Democracy’s Fair-Weather Friends in the Mainstream Media

Democracy’s Fair-Weather Friends in the Mainstream Media

Democracy’s Fair-Weather Friends in the Mainstream Media

Their churlish response to President Biden’s Labor Day speech shows how the reflexive centrism of mainstream press overrides any concern for the truth.


Joe Biden will never be celebrated for Lincolnian eloquence, but on occasion he can rise to the gravitas, if not the lapidary grace, of the Great Emancipator. The speech Biden delivered in Philadelphia on the cusp of Labor Day earnestly and soberly warned of the danger of a radicalized faction, whom the president described as “MAGA Republicans,” who reject the fundamental democratic principle of acknowledging election results. “Democracy cannot survive when one side believes there are only two outcomes to an election: Either they win or they were cheated,” he said.

As if intent on providing evidence to back up Biden’s argument, former president Donald Trump, just a day before Biden spoke, promised pardons and apologies for many of those convicted of storming the Capitol on January 6, 2021. A few days earlier, Trump had posted his preferred remedy for the allegedly fraudulent election on the Truth Social network: “Declare the rightful winner or—and this would be the minimal solution—declare the 2020 Election irreparably compromised and have a new Election, immediately!” This nonsensical proposal is a prime example of how Trump’s sinister buffoonery subverts democracy.

Given that Trump continues to spout antidemocratic bilge—and remains the overwhelming favorite of Republicans to be their presidential nominee in 2024—Biden’s warning was eminently rational, indeed perhaps even too cautious. Biden was careful to distinguish the extremism of MAGA Republicans from what he considered to be the mainstream of the party. “Not every Republican, not even the majority of Republicans, are MAGA Republicans,” he insisted. “Not every Republican embraces their extreme ideology. I know, because I’ve been able to work with these mainstream Republicans.” This proviso is arguably too generous, since, as Biden went on with greater accuracy to note, “The Republican Party today is dominated, driven, and intimidated by Donald Trump and the MAGA Republicans.”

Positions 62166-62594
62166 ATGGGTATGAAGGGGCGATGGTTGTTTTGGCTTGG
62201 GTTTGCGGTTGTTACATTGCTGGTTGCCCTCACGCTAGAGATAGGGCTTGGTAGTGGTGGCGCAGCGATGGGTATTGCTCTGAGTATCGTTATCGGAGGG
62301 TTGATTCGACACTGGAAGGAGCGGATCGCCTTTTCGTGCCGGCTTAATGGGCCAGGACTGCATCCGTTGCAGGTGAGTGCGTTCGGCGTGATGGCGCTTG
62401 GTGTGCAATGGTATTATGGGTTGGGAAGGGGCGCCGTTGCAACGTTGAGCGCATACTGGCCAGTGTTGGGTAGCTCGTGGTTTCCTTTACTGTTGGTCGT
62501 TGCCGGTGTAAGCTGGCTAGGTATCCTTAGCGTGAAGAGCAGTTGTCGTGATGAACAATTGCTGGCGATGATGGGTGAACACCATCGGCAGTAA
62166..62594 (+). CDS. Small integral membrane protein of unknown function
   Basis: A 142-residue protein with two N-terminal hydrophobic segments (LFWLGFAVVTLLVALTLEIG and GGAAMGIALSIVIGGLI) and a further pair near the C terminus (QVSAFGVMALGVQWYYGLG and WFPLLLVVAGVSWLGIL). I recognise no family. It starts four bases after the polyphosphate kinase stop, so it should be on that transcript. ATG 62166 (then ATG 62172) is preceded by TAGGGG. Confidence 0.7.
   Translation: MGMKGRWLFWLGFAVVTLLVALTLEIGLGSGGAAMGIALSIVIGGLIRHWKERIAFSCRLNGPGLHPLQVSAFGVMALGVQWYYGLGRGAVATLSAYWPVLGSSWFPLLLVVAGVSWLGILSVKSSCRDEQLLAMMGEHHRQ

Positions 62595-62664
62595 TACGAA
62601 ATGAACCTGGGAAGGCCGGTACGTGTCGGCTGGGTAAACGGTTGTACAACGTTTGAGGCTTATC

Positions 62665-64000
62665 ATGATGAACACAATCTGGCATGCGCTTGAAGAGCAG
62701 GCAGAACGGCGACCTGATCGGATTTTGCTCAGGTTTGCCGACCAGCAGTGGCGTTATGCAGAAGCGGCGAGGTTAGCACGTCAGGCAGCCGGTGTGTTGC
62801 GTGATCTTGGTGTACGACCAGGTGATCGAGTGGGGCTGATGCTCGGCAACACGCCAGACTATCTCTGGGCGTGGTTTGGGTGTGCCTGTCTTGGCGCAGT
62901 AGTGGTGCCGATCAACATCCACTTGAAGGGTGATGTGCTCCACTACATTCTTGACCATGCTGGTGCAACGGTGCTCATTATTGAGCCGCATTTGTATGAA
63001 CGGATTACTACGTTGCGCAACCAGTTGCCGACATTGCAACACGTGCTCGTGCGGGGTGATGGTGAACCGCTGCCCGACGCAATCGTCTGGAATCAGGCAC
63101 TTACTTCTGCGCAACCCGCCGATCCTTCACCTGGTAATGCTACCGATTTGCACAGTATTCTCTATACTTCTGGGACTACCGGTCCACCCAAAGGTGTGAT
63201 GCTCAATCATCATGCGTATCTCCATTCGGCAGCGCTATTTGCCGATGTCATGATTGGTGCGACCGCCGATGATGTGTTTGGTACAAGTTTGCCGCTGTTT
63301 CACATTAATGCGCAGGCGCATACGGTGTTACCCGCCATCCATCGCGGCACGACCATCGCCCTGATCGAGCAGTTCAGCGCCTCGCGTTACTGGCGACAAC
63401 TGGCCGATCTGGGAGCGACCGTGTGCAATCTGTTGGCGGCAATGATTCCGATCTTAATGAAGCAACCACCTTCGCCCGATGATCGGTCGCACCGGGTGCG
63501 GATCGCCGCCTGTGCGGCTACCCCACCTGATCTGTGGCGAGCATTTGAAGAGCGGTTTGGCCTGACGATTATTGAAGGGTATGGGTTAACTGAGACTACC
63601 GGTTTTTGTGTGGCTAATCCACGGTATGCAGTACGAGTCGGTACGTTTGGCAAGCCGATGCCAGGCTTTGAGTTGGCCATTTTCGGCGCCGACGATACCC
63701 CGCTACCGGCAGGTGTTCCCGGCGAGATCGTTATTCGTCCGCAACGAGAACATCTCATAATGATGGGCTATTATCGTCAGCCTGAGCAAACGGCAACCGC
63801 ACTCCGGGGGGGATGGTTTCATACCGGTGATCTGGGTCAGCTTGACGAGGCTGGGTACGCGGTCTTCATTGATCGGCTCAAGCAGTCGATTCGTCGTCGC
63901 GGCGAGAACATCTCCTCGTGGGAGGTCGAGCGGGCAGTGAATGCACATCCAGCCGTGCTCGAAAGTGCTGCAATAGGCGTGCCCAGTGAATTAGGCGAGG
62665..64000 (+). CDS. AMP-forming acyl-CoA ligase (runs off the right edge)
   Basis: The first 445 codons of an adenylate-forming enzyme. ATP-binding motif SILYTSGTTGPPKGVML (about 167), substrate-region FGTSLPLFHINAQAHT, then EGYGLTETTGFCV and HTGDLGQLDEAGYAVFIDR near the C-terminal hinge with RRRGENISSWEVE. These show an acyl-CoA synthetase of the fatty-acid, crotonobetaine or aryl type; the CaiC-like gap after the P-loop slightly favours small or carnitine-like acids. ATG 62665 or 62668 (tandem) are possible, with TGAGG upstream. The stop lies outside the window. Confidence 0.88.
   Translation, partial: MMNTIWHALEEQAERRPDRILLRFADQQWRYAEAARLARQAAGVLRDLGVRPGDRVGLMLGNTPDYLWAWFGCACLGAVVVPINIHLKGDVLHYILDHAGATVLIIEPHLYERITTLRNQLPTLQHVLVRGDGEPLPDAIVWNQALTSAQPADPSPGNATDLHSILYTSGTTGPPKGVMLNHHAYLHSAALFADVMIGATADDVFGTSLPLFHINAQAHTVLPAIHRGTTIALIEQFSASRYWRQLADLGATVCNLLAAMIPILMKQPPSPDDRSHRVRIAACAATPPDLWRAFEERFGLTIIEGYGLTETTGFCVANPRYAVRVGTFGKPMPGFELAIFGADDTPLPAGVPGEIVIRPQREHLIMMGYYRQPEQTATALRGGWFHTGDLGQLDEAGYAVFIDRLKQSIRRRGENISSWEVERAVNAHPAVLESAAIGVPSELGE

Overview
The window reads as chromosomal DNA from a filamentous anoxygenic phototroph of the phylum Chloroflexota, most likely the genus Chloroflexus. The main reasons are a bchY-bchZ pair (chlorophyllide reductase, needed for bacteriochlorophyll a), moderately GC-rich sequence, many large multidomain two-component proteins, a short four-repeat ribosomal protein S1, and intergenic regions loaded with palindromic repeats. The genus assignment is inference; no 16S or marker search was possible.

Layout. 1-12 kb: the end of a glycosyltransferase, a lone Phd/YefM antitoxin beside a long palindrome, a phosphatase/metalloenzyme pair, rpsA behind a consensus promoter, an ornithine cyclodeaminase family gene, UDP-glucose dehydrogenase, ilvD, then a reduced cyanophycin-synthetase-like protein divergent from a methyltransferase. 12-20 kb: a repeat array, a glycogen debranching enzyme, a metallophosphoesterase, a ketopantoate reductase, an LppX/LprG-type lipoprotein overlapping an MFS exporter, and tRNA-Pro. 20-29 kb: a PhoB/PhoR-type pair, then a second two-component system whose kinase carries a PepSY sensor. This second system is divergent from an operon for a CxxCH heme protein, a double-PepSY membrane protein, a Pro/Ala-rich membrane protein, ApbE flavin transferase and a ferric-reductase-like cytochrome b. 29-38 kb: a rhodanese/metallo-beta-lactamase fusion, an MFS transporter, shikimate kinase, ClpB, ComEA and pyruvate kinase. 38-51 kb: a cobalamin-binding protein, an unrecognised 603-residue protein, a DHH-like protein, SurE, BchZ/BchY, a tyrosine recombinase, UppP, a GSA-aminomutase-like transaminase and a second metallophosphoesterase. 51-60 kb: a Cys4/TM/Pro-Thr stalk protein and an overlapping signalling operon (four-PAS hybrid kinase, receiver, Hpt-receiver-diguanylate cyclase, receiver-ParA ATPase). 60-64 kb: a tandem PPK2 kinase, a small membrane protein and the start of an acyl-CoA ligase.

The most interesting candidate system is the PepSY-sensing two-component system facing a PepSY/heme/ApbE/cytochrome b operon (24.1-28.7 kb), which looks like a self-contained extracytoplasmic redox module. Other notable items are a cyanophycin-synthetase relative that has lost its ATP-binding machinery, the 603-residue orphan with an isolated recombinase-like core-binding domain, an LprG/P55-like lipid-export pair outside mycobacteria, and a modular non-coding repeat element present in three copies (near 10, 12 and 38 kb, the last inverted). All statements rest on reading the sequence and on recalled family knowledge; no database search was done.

Biden’s magnanimous gesture won him no reciprocal respect from Republicans, who lashed out against the speech. More tellingly, the mainstream media also reacted with hostility toward Biden’s message. As Michael Hobbes of the Maintenance Phase podcast observed, “We had a presidential address about rising fascism in the United States, and instead of debunking any of its actual claims, conservatives and reactionary centrists have spent days complaining about the tone and optics.”

The people Hobbes calls “reactionary centrists” are the editorial and news voices of outlets like CNN, the major TV networks, The Washington Post, and The New York Times. These are not, in general, pro-Trump people. They see themselves, rather, as upholders of elite comity. And as such, they were scandalized by Biden’s speech, seeing it as an affront to the sacred code of bipartisanship.

The mainstream media reaction was strikingly churlish and petty, focusing on Biden’s alleged violation of the norms of civility and ignoring the facts and arguments he presented.